Erlang processes handle the communication between them.

When the Lua-processes produce variables dynamically I thought it could just pass it via the Erlang layer . However as I have
understood it Erlang is just sending copies. Which makes me a bit worried about the memory.

Is there some way to erase The Lua-content from an Erlang process after it have been sent?

Best regards

Martin

     
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Basic atom question

Vance Shipley-2
In reply to this post by Martin Hedberg
No, there is a one atom table for the entire emulator.  If you create an
atom it is added to the table. In the current implementation the atom table
is not garbage collected. Normally atoms are created by loading a module
which references them and normally there is a fixed set of modules in use.

Using erlang:list_to_atom/1 is where the trouble starts. You may use
erlang:list_to_existing_atom/1 to keep from adding new atoms if you must.
Dynamically loading a large number of modules over time would also be a
problem.
 On May 17, 2013 2:42 AM, "Martin Hedberg" <skribent_har> wrote:

>
>
> Hello there
>
> Newbie wan Kenobi here again with a small question. :-) When the system
> restarts atoms are cleared but
> I wonder: Is it enough to restart the process that the atoms were declared
> in, to clear the memory from it?
>
> Best regards
>
> Martin
>
>
>
>
> ------------------------------
> From: skribent_har
> To: erlang-questions
> Subject: A small question about macros
> Date: Thu, 16 May 2013 06:04:00 +0200
>
>
>
> Hi there
>
> Have begun to take my first "baby steps" with Erlang (holding on to books
> and tutorials).
> I read about how to make macros in the language. However I wonder how I do
> if I want
> to have blank spaces in my commands? So I just can write, for example:
> "repeat 5 times".
>
> Hope you don't see me as a heretic if I want to HyperTalk-ificat Erlang a
> little bit. :-)
>
> I am very grateful for any help.
>
> Best regards
>
> Martin
>
> _______________________________________________
> erlang-questions mailing list
> erlang-questions
> http://erlang.org/mailman/listinfo/erlang-questions
>
>
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Luerl and dynamically created lists

Robert Virding-5
In reply to this post by Martin Hedberg
Variables in Erlang are no problem. In fact in one sense they don't even exist. An Erlang variable is not like a variable in imperative or OO languages, a "hole" where you can store data, but more just a reference to data which the compiler uses.

Atoms, however, definitely do exist. :-) They are literal constants with a name. And you should definitely avoid dynamically creating atoms in an uncontrolled fashion or you will eventually fill the atom table and crash the system.

With Luerl this is no problem as it never creates or uses atoms. Well, to be honest it uses 3: true, false and nil. All Luerl state is kept in a big data structure (a deep nested structure of tuples, lists, records, dicts and arrays) which is passed in when you "call" Luerl, modified as execution proceeds and finally returned to be used in the next call to Luerl. As this is a normal Erlang data structure so the Erlang GC will cleanup and reclaim unused data. You should, however, call the Luerl GC occasionally, either from Erlang by doing:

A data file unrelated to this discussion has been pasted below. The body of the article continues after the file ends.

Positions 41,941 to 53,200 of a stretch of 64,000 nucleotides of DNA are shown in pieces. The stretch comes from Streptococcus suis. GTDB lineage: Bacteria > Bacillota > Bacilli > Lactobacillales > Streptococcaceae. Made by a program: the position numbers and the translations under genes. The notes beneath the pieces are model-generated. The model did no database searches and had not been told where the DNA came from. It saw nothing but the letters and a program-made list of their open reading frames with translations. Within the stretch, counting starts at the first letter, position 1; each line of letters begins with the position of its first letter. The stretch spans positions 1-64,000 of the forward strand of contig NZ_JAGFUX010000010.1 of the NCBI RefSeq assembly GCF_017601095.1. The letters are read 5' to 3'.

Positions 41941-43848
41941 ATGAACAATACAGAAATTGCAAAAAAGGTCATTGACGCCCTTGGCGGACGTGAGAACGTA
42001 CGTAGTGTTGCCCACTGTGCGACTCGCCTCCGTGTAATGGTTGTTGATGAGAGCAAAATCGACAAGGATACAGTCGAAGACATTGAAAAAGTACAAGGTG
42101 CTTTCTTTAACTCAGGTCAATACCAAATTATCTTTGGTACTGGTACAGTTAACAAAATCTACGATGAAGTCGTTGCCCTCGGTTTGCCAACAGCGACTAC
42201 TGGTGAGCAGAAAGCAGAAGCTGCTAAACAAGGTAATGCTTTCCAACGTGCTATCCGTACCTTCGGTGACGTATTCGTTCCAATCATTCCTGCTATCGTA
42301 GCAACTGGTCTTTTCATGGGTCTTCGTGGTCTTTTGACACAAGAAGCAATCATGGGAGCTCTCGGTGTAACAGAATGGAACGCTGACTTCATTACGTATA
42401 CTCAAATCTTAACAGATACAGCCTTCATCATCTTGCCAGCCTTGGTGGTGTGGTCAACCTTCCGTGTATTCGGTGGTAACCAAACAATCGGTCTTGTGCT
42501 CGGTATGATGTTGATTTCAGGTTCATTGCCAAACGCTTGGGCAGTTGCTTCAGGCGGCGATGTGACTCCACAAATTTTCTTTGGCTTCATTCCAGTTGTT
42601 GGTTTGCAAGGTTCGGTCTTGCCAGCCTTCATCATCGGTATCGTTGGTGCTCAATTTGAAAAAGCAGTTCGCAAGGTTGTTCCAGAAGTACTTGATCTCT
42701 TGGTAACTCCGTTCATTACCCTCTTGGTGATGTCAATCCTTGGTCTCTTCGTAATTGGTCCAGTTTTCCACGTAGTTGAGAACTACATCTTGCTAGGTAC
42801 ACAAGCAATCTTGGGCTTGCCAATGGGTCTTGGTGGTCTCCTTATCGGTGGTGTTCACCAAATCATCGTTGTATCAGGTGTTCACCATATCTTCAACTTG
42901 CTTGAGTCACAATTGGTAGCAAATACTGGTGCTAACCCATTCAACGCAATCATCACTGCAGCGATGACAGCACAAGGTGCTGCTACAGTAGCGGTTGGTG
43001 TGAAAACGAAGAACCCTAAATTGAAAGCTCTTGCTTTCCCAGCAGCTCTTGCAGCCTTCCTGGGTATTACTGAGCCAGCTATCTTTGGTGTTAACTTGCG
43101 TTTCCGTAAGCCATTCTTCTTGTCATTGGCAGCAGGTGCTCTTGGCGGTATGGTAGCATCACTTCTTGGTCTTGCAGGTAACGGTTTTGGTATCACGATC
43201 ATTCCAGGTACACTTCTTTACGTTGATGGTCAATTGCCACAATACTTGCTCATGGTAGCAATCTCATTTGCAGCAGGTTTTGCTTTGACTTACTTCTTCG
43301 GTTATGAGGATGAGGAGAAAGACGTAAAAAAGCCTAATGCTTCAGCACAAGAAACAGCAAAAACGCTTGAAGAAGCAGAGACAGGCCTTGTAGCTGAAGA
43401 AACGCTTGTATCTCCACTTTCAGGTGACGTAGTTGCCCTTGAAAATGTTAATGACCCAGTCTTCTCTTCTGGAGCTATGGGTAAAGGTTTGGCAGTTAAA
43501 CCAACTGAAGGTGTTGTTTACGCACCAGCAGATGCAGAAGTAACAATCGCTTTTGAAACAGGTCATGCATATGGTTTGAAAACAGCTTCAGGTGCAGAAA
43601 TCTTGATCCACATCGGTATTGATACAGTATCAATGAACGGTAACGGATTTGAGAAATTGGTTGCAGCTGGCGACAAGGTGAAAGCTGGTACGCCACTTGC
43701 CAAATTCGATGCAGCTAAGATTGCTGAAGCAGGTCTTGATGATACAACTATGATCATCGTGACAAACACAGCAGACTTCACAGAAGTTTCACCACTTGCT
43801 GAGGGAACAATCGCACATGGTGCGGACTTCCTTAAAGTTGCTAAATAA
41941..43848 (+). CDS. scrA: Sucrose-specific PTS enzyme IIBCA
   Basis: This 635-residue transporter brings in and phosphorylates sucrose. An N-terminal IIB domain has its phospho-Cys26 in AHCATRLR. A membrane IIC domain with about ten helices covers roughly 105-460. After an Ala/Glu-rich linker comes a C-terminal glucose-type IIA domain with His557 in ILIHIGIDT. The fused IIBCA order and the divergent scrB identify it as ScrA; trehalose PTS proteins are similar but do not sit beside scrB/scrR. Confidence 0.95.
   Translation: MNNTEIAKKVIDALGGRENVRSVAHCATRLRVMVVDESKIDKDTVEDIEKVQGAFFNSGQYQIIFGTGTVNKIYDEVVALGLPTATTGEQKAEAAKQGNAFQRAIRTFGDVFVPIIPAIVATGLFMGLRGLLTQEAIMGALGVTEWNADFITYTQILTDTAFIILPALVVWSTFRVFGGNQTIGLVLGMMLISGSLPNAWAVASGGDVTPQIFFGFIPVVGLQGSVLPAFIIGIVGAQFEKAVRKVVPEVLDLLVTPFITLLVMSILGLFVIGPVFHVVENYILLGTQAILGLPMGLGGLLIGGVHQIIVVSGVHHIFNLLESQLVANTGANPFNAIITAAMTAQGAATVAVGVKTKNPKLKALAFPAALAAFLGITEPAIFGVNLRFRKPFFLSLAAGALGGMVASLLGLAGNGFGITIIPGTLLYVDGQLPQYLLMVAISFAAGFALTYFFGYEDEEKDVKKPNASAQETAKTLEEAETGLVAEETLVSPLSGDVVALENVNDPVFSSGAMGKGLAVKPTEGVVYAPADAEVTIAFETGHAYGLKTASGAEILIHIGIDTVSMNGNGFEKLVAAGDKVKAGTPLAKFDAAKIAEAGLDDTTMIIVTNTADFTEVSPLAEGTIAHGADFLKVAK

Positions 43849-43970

NewState = luerl:gc(State),

and then continue with NewState, or from inside Lua with "collectgarbage('collect')".

Each Luerl invocation has its own separate state with no sharing. Note that this state contains everything, all tables, stack data, local variables everything. Whether this is a good or bad thing can be discussed. This means that if you want to send Lua data, for example a table, from one process to another you must first decode into an Erlang representation, send it, then encode into Lua data in the new state. After the data has been sent there is no need to worry about erasing or reclaiming the data in the sending process, the Erlang GC will take care of it. As Luerl state is just normal Erlang data there is no need to erase or reclaim its data as it too will be reclaimed by the Erlang GC when there are no references to it.

It is actually impossible to explicitly erase or reclaim data in Erlang. This is common to most languages which have automatic memory management, like Java or Ruby, or Lua for that matter.

Robert

----- Original Message -----

> From: "Martin Hedberg" <skribent_har>
> To: erlang-questions
> Sent: Tuesday, 21 May, 2013 4:35:17 AM
> Subject: [erlang-questions] Luerl and dynamically created lists

> Hi again

> I know that it is a big "no no" to create variables dynamically in
> Erlang. However I am planning to use Mr Virdings "Luerl"
> modules so Lua-engienes (on top of Erlang processes) can handle some
> of the more simple programming tasks. While the
> Erlang processes handle the communication between them.

> When the Lua-processes produce variables dynamically I thought it
> could just pass it via the Erlang layer . However as I have
> understood it Erlang is just sending copies. Which makes me a bit
> worried about the memory.

> Is there some way to erase The Lua-content from an Erlang process
> after it have been sent?

> Best regards

> Martin

> _______________________________________________
> erlang-questions mailing list
> erlang-questions
> http://erlang.org/mailman/listinfo/erlang-questions
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Luerl and dynamically created lists

Thomas Lindgren-5


I think the erlang community has gotten wedged in a needlessly unconstructive state regarding atoms. Not sure why?

Best,
Thomas



>________________________________
> From: Robert Virding <robert.virding>
>
>
>
>Atoms, however, definitely do exist. :-) They are literal constants with a name. And you should definitely avoid dynamically creating atoms in an uncontrolled fashion or you will eventually fill the atom table and crash the system.